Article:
And yet, scenes like a knife fight between Sam Starr and Cole Younger over Belle, with the two men brandishing Bowie knives and kept close-at-hand with one of Belle’s scarves clenched between their teeth, are enough to make you forgive and forget all the slow scenes that seemed not to relate enough to the main plot. Those sequences work best from “The Long Riders” that remind you it’s the West, and it’s wild–rated R for extreme violence and brief nudity.
Fox didn’t appear to do much to clean this up, as there are scratches and flecks of dirt that turn up with some frequency, and some of the big-sky scenes have a great deal of atmospheric grain and noise. The visual images are a bit uneven, too. Some scenes are high-contrast with rich-looking colors, while others are a little on the soft side. Overall, though, I’d have to say that the rich-looking scenes far outnumber the softer ones. “The Long Riders” comes to 50GB Blu-ray disc via an AVC/MPEG-4 transfer, and don’t look for any artifacts. There are none to be found. As for DNR, the bare minimum has been applied here. It still looks like a 1980 film set in the Old West, but it’s not a great visual presentation.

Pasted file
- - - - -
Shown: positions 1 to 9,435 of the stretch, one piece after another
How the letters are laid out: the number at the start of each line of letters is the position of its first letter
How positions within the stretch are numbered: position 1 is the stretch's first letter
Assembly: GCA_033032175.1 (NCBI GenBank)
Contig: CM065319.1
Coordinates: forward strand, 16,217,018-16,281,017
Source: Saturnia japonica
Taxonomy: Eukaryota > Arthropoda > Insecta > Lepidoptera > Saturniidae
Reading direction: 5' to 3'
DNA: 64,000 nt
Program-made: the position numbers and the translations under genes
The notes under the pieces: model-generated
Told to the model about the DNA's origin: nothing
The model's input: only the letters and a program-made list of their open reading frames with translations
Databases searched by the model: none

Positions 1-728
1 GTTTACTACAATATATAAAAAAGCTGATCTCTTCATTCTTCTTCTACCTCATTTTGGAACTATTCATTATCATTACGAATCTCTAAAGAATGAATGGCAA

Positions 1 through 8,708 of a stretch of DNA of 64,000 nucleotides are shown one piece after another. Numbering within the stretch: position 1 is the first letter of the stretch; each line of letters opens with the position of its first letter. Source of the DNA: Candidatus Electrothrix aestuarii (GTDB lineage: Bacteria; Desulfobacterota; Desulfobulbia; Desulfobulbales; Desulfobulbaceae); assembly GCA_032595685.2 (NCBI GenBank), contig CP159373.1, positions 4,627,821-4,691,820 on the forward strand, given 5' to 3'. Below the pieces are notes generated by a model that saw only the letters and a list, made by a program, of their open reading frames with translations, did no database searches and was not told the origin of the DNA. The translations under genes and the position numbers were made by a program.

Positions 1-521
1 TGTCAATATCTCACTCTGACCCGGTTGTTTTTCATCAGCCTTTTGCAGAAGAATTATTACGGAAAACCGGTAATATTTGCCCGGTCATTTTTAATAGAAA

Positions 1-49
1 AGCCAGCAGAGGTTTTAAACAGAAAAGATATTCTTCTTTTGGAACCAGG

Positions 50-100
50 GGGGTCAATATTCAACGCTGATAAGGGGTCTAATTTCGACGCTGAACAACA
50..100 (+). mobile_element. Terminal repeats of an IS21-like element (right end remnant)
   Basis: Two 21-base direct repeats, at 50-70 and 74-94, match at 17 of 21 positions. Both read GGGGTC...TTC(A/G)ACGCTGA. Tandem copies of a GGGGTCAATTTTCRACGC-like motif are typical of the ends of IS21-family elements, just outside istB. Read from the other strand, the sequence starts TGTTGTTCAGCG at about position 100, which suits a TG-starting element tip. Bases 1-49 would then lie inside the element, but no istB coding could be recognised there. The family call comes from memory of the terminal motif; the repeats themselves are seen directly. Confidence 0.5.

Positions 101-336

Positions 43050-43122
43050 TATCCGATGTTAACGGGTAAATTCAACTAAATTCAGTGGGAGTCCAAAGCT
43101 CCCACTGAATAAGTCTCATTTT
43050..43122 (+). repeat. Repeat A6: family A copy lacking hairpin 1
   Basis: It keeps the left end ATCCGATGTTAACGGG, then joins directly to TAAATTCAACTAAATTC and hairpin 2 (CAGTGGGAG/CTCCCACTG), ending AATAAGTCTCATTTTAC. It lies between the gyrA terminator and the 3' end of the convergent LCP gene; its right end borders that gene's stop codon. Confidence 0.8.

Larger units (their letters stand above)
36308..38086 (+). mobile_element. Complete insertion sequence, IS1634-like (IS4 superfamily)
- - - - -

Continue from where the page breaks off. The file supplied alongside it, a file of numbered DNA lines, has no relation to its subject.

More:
I haven’t run across many of these before, but the featured audio is actually an uncompressed DTS-HD MA in English Mono (2.0), with an additional audio option in French. As a result, it sounds old-timey, more loud than dynamic–but clear, at least. It’s also mixed at a level that prioritizes dialogue nicely, despite the heavy infusion of Ry Cooder’s American-style folk songs. Subtitles are in English SDH, Spanish, and French.
There are no bonus features, unless you count the trailer; I don’t.
“The Long Riders” isn’t quite sure which way it wants to ride, but the action scenes and cinematography make up for any misdirection shortcomings. This is a violent Western that gets your adrenalin pumping, but then lulls you into a backporch sleep with the domestic sections. As I said, it falls in the 6-7 range, probably a 6.7, so I’ll round that number up.